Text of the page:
Aim of law is to regulate individual’s conducts, to respect human dignity, and to create a just and fair legal system. Moreover, law judges evidences about the causes of human behaviors, and neuroscientific study of human brain functions can make a very important contribution, so that the interaction/integration of neuroscientific discoveries in Law is inevitable.

The term “neurolaw” first appeared in 1991 in a scientific paper by Taylor et al. entitled “Neuropsychologists and Neurolawyers.” In this paper, Taylor and his co-authors analyzed how neuroscience, and in particular Neuropsychology, could provide probative data during a trial with defendants with cerebral lesions.

In subsequent years, thanks to the advent of new technique of neuroimaging such as functional magnetic resonance imaging (fMRI) or the not invasive technique of brain stimulation such as transcranial magnetic stimulation (TMS) and Transcranial Direct Current Stimulation (TDCS), the attention to neurolaw increased. In 2007, Law and Neuroscience Project was born from The John D. and Catherine T. MacArthur Foundation. The interdisciplinary project has the goals to help the legal system in order to avoid an improper use of neuroscientific evidence in some law contexts. Furthermore, it tries to deploy neuroscientific insights to improve the fairness and effectiveness of the criminal justice system.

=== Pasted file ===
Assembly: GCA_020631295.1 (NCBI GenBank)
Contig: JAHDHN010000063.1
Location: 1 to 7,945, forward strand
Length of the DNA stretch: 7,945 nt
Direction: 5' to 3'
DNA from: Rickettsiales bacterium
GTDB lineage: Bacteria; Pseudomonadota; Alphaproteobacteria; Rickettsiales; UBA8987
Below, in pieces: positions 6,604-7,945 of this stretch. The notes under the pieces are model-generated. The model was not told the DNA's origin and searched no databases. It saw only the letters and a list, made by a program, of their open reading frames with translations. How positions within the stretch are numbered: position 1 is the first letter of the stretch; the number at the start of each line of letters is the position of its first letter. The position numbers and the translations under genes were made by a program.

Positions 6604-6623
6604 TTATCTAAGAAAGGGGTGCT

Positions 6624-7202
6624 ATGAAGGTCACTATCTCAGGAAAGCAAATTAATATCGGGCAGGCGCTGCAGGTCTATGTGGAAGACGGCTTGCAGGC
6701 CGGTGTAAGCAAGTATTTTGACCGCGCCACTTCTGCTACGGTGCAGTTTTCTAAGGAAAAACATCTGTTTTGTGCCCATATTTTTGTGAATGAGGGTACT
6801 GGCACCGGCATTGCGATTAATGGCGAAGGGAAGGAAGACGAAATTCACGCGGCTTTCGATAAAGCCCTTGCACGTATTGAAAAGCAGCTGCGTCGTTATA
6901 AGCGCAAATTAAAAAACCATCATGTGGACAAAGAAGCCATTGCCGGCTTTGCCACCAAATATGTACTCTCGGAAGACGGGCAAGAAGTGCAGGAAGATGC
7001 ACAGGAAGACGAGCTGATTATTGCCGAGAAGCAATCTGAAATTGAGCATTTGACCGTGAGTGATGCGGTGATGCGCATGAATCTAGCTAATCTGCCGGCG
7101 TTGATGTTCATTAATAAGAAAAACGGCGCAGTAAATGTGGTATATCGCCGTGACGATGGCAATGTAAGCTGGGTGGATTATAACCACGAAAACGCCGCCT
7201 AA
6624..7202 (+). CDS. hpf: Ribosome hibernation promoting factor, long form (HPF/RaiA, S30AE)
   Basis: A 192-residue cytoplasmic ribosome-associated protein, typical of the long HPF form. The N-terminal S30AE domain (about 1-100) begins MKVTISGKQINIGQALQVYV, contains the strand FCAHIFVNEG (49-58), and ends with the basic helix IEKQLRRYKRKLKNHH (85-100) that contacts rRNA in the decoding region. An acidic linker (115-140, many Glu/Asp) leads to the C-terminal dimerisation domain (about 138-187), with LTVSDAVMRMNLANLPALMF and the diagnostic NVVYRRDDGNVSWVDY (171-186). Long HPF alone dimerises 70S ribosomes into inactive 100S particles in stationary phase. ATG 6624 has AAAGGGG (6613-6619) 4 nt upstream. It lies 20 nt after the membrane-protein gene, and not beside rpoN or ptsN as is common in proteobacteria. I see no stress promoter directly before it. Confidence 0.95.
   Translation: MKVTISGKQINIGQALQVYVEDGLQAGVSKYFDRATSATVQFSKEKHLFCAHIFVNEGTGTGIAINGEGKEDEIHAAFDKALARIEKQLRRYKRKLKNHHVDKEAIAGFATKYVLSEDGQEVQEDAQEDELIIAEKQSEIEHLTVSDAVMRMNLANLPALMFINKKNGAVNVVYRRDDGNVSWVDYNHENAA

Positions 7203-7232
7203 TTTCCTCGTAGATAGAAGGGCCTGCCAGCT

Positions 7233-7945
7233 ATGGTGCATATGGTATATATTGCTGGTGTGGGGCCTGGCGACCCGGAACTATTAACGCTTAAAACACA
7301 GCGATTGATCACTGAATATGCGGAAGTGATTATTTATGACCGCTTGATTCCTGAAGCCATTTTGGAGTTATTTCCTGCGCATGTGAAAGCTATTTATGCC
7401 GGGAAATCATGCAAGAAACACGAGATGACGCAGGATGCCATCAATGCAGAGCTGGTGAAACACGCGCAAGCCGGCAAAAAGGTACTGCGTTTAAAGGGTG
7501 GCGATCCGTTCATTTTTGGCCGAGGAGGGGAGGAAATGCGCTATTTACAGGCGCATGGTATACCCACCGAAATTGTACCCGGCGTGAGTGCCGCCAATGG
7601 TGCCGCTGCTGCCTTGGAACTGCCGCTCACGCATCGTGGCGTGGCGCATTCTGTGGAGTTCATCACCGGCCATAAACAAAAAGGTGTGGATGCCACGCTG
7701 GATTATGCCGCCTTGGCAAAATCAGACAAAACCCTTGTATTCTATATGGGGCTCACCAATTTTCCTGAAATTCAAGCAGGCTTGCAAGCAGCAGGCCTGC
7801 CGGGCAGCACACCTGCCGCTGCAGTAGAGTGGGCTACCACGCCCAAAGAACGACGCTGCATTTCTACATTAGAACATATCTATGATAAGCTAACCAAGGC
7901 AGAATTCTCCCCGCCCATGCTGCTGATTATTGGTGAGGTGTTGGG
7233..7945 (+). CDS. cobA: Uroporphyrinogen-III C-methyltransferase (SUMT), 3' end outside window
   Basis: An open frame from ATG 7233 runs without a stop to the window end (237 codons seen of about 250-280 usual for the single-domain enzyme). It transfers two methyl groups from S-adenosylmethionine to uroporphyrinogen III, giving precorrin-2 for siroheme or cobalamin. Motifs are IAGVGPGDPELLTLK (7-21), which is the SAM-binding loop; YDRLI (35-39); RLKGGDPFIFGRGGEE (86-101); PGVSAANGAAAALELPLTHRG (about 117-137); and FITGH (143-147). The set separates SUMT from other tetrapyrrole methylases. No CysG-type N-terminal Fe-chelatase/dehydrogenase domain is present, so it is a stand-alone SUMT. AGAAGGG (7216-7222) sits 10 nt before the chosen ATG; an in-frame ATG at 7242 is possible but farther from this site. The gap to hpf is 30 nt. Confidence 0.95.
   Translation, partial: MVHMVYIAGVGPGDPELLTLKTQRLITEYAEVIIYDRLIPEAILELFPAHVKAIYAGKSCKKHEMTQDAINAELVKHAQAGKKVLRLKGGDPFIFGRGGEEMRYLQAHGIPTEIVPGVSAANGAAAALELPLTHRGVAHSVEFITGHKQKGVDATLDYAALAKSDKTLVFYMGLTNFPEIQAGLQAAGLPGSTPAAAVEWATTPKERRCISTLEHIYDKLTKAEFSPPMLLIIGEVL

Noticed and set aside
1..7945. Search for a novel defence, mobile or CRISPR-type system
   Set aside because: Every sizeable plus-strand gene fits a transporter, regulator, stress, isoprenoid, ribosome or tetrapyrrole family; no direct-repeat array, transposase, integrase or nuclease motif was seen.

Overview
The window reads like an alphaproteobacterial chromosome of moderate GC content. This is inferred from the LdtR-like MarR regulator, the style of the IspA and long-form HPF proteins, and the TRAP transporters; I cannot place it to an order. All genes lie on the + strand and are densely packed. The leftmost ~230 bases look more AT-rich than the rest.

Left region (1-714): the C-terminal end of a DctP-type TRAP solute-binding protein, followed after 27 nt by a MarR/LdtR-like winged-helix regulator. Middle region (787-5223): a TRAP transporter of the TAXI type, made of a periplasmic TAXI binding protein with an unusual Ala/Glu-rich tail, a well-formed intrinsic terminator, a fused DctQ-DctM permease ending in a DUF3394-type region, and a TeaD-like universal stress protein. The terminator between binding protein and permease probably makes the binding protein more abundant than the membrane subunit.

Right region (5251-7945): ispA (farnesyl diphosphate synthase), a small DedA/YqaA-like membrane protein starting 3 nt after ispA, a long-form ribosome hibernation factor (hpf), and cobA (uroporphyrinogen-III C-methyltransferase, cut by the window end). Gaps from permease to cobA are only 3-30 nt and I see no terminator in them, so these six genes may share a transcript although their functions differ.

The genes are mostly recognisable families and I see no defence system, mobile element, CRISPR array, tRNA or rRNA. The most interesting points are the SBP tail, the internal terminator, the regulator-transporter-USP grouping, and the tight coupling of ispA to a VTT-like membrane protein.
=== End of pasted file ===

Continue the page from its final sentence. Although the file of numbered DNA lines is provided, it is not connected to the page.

The neuroscientific techniques usually adopted in neurolaw are electroencephalography (EEG), fMRI and TMS and TDCS. EEG is a not invasive technique which measures brain activity during the rest or during some cognitive tasks towards the information provided by superficial electrodes placed on various regions of the scalp.